In some dogs with AD, antigens produced by M. pachydermatis may be recognized by the immune system as allergens (i.e., MH), in which case a highly inflammatory and pruritic response can be mounted to relatively low numbers of yeast organisms, so that the line between cytologic definitions of colonization and infection is blurred. However, many dogs with MH also have overt infection, as defined cytologically by overgrowth of yeast on the skin surface (see the section on cytologic analysis later in the chapter for guidelines). MH has not yet been studied or defined in cats with allergic skin disease, although MD does appear to contribute to the pruritic threshold of some cats with AD.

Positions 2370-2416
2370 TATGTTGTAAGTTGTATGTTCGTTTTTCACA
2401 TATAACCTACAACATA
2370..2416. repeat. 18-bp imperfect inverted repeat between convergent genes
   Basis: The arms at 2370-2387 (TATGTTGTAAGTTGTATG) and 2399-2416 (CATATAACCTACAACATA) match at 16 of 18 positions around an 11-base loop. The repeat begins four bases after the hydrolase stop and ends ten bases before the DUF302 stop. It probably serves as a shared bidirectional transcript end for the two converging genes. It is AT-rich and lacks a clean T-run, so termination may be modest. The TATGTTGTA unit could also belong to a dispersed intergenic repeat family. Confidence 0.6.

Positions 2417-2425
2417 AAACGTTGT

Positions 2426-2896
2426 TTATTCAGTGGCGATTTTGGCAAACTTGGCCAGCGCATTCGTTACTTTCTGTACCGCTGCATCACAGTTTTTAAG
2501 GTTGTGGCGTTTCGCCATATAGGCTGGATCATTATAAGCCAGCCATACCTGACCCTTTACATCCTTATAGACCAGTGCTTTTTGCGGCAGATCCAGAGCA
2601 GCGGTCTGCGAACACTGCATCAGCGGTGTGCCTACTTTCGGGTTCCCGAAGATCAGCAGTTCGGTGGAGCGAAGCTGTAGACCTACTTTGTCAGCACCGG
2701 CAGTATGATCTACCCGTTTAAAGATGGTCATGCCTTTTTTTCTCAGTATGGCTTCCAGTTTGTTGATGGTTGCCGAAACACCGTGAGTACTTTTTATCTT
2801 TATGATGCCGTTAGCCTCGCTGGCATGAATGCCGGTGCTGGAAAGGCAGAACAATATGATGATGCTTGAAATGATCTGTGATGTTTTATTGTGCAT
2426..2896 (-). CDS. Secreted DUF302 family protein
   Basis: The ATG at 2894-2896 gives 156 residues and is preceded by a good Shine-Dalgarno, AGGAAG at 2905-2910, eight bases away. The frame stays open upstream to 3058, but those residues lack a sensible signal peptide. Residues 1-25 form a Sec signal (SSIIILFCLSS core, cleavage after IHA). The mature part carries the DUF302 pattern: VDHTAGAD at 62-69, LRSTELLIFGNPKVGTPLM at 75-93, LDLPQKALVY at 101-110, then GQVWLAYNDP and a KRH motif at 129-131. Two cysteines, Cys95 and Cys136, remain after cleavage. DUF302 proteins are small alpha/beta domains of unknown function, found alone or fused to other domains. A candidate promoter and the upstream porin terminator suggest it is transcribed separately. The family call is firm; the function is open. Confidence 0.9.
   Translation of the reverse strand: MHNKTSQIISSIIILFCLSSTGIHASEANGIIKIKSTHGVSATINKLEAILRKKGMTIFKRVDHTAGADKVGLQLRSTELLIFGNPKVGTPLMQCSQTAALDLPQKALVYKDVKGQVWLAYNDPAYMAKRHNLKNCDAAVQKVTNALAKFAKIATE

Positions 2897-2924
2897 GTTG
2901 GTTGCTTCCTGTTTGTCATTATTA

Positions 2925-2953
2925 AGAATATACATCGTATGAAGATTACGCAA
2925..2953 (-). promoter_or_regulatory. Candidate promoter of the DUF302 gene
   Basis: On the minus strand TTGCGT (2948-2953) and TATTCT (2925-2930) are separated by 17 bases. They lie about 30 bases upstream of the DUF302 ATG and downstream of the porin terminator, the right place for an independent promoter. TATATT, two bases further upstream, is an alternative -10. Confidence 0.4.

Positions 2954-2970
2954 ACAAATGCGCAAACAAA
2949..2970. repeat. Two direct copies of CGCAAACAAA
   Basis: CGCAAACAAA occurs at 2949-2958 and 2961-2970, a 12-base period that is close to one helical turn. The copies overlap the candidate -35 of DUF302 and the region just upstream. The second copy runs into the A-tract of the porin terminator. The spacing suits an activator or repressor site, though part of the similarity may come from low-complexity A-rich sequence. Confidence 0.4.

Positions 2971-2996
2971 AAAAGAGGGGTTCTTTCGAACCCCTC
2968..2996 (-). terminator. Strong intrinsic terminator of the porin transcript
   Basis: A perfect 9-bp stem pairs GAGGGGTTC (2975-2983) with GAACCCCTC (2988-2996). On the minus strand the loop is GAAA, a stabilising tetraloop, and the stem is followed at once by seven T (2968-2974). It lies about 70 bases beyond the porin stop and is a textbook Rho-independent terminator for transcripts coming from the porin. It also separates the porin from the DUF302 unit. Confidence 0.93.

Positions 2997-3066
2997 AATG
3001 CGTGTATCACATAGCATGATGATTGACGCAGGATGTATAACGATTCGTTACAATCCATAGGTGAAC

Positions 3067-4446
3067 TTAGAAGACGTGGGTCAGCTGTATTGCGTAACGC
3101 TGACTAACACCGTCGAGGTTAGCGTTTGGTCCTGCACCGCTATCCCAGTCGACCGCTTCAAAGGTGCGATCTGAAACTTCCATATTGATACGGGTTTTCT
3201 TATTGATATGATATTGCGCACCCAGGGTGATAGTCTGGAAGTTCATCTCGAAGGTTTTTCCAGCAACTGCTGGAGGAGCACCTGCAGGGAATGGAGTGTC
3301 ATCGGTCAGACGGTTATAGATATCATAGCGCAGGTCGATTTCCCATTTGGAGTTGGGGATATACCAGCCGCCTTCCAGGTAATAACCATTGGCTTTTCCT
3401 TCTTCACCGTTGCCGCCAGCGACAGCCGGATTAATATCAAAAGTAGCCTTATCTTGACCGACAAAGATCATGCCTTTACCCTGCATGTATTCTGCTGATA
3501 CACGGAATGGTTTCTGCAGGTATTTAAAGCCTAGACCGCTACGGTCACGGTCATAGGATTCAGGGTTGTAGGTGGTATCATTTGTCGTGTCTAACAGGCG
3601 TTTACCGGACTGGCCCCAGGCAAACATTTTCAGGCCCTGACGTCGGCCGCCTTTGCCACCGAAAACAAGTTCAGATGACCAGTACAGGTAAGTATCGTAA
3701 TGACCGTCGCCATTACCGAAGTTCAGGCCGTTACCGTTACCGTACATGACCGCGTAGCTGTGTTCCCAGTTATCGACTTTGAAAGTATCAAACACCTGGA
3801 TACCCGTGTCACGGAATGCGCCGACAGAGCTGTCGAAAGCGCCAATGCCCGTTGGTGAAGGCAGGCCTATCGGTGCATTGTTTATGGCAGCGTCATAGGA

M. pachydermatis has been documented to cause life-threatening fungemia in people, especially in patients in critical condition receiving parenteral lipid infusions, such as neonates in the intensive care unit (ICU). In one case, the source of infection was shown to be a pet dog owned by a nurse who worked in the ICU (Chang et al, 1998). This observation suggested that M. pachydermatis could represent an emerging infectious zoonotic pathogen. An epidemiologic survey conducted by the author’s clinical research group has shown that M. pachydermatis can be isolated very commonly from the hands of dog owners, regardless of whether their dogs have MD or healthy skin (Morris et al, 2005). However, the public health significance appears to be extremely low, considering the commonness of mechanical carriage by dog owners coupled with the paucity of fungemia cases reported in the human literature.

Clinical Signs

Several excellent reviews describing the clinical presentations of MD and MO in dogs and cats are available (Matousek and Campbell, 2002; Morris, 1999; Muse, 2000). Some key points are included here.